Much later after having my 2 kids I found out that their dad had ADHD himself after he went to a psychiatrist, and therefor passed that gene along to our daughter. It makes sense because he says that he always struggled in school, and got in trouble alot for “clowning around”. THEN my younger brother was diagnosed as an adult right after that as having Aspergers Syndrome, which actually IS a disorder on the Autism Spectrum as well. He was always thought of as “odd”, “different”, or “eccentric” growing up and into his adult life….always being just a little different then everyone else. After finding out it only makes sense that I had the gene because it often runs in families, but it was recessive in me so I didn’t get Autism I was just a carrier.

People have asked me in the past if I had known all of this in advance, would have still chosen to have kids? The answer is a resounding YES!! I can’t imagine my life without them, and I wouldn’t wish for anything different.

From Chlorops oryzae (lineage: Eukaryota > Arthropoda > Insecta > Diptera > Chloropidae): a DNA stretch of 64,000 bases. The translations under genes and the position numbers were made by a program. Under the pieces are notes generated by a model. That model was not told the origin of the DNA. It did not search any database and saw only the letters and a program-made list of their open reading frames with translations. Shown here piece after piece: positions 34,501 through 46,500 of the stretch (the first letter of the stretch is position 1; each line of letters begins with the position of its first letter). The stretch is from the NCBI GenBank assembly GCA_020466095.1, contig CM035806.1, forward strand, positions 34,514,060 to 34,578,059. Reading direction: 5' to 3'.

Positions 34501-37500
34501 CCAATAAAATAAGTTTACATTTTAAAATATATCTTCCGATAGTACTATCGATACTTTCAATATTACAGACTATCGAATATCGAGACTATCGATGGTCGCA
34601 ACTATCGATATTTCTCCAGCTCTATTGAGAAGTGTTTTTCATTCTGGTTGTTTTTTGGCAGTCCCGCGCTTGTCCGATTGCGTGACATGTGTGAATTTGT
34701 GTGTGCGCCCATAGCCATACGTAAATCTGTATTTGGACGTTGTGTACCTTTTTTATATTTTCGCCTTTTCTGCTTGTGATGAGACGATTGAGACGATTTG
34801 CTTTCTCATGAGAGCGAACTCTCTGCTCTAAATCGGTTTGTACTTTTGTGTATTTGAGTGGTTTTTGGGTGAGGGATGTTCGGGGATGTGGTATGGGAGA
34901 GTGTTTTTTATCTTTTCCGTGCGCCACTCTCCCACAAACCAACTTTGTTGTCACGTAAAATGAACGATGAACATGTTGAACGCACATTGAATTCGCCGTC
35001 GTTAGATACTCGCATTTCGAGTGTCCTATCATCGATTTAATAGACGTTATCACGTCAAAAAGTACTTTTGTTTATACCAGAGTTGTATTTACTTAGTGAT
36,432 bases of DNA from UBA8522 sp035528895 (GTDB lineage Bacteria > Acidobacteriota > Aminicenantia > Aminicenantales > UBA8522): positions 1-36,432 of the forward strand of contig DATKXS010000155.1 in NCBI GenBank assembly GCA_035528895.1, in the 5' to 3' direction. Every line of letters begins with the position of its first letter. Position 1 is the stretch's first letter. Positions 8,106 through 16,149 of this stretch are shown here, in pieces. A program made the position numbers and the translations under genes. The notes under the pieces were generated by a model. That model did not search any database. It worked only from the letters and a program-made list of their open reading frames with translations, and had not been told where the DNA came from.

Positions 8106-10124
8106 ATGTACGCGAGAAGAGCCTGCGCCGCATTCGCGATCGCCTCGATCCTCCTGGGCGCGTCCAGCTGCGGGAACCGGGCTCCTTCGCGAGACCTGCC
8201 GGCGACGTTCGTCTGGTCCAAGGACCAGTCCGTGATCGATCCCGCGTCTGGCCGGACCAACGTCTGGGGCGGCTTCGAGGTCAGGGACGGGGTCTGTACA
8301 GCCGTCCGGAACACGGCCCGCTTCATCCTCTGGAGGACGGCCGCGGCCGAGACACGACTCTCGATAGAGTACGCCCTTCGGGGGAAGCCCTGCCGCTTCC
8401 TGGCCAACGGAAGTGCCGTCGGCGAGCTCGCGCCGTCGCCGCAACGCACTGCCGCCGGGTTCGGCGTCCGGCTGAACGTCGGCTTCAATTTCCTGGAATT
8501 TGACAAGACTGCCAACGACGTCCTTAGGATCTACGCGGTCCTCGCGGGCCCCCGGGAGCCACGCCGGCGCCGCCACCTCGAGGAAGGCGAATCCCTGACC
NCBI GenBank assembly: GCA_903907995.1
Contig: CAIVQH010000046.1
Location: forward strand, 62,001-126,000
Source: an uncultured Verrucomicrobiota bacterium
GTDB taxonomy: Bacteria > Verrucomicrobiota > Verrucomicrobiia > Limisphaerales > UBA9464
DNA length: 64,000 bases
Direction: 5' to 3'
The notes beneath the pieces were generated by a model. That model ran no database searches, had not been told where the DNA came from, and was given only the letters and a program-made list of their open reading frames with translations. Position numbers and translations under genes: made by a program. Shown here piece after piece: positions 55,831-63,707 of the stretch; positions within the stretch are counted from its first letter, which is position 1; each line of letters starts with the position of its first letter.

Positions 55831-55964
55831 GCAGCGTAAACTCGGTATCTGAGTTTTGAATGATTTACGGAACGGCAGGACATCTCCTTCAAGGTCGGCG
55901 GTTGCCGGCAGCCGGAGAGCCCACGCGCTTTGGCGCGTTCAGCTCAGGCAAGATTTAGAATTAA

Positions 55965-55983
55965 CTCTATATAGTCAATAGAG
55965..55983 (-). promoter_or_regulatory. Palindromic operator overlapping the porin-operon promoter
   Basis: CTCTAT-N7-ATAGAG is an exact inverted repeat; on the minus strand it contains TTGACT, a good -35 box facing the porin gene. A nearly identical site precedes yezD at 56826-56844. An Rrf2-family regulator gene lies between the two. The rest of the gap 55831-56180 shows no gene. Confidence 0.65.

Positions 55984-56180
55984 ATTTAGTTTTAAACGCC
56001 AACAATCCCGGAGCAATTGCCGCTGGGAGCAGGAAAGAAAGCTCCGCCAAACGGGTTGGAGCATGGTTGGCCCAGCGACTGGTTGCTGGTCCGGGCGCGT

-- Heidi :) “The only source of knowledge is experience”

View GMman's profile


3902 posts in 4092 days

#13 posted 04-05-2010 09:25 PM

In that photo I can see the love you have for him you keep giving him all the love you can, love is a cure too in its own way.

View Rob200's profile


313 posts in 3564 days

#14 posted 04-05-2010 09:58 PM

thank you for letting me know more a bout this I think my grand so mite have this and thank to my son is get him some help he is 4 years old all I can say is thank you for your post Robert

-- Robert Laddusaw and no I am not smarter then a fifth grader ( and no I canot spell so if it is a problem don't read it ))

View pommy's profile


1697 posts in 4086 days

#15 posted 04-05-2010 10:57 PM

As a tennager i used to teach autistic kids social skills like being able to ues everyday objects we take for granted and it was proberly the most heart warming and forfilling thing i have ever done in my whole life

-- cut it saw it scrap it SKPE: ANDREW.CARTER69

showing 1 through 15 of 54 replies